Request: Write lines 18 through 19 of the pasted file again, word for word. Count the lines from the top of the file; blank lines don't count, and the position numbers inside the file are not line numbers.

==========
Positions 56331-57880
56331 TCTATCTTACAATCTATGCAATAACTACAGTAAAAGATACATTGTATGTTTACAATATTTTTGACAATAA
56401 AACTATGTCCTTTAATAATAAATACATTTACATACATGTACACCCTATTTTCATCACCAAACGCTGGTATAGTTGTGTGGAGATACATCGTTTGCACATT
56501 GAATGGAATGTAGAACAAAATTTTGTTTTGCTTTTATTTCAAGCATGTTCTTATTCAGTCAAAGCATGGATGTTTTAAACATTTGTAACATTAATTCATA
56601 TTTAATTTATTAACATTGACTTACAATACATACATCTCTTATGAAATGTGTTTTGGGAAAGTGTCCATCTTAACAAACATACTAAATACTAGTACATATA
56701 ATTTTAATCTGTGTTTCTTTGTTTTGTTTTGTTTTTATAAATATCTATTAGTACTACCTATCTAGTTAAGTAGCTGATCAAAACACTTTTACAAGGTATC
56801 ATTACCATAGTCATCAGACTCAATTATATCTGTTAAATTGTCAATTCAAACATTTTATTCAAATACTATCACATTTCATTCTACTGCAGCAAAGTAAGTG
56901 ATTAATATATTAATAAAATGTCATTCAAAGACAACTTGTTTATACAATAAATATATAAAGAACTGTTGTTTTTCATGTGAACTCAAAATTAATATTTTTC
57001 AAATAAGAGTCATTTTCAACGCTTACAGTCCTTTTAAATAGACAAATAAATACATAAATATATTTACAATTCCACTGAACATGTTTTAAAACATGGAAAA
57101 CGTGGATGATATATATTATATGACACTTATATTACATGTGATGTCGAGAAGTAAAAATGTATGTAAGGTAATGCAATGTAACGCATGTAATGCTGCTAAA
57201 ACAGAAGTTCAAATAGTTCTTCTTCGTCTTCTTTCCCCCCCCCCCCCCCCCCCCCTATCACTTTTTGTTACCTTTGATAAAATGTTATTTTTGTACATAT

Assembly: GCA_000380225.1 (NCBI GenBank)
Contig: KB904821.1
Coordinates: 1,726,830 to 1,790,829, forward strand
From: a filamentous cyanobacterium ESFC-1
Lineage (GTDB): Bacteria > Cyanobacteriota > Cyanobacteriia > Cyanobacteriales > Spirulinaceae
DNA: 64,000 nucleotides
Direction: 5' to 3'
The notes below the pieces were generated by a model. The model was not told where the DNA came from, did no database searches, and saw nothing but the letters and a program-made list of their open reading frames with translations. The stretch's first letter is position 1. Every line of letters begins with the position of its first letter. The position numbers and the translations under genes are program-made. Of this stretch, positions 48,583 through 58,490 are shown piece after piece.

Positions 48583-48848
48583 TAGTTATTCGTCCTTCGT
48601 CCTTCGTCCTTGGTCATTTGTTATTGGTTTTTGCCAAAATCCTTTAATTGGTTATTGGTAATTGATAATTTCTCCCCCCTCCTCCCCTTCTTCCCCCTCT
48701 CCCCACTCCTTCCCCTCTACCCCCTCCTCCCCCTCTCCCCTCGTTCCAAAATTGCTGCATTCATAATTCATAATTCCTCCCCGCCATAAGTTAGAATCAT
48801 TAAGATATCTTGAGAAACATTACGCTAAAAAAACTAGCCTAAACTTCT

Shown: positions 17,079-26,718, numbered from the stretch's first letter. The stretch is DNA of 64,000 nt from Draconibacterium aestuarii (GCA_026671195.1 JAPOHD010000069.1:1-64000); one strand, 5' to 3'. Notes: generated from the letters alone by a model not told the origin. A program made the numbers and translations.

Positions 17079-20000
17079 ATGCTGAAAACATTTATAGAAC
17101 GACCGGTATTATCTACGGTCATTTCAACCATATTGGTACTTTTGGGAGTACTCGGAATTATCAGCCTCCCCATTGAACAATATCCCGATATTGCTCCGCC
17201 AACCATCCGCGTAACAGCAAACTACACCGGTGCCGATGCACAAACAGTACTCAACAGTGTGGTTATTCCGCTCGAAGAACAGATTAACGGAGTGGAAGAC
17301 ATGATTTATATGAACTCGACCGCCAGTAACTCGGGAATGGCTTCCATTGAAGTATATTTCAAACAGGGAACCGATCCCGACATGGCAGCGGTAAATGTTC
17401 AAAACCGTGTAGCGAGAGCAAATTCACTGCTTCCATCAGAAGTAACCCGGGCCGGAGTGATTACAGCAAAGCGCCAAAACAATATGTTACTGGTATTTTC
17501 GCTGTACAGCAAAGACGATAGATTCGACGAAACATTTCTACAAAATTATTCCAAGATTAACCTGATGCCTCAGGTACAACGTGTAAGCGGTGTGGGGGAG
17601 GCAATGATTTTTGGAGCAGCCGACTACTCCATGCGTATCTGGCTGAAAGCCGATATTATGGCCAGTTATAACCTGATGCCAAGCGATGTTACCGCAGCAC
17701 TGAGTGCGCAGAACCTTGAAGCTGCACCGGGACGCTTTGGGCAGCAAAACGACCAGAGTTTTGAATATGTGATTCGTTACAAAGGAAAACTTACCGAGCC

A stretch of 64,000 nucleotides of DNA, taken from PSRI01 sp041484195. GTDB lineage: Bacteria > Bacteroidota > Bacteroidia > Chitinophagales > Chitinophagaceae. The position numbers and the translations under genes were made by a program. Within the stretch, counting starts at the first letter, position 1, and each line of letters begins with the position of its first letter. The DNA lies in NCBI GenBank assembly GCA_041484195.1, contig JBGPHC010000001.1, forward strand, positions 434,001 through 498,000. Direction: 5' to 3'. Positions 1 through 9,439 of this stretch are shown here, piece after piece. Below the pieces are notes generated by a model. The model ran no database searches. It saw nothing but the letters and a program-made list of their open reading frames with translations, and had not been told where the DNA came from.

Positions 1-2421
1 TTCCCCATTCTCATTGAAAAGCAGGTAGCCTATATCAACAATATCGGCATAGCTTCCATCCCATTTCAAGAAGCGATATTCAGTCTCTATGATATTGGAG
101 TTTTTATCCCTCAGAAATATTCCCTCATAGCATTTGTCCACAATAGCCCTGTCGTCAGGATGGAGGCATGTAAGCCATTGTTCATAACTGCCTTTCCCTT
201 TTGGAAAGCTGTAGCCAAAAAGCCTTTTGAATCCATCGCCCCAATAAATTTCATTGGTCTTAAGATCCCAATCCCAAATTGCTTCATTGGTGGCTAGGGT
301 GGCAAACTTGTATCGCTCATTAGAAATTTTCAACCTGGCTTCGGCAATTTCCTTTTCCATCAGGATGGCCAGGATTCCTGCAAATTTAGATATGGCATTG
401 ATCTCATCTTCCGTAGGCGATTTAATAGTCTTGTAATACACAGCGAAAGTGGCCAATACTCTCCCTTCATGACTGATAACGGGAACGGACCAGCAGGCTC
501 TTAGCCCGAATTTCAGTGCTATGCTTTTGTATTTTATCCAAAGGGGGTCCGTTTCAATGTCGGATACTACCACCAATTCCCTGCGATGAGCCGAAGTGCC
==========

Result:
Direction: 5' to 3'
The notes below the pieces were generated by a model. The model was not told where the DNA came from, did no database searches, and saw nothing but the letters and a program-made list of their open reading frames with translations. The stretch's first letter is position 1. Every line of letters begins with the position of its first letter. The position numbers and the translations under genes are program-made. Of this stretch, positions 48,583 through 58,490 are shown piece after piece.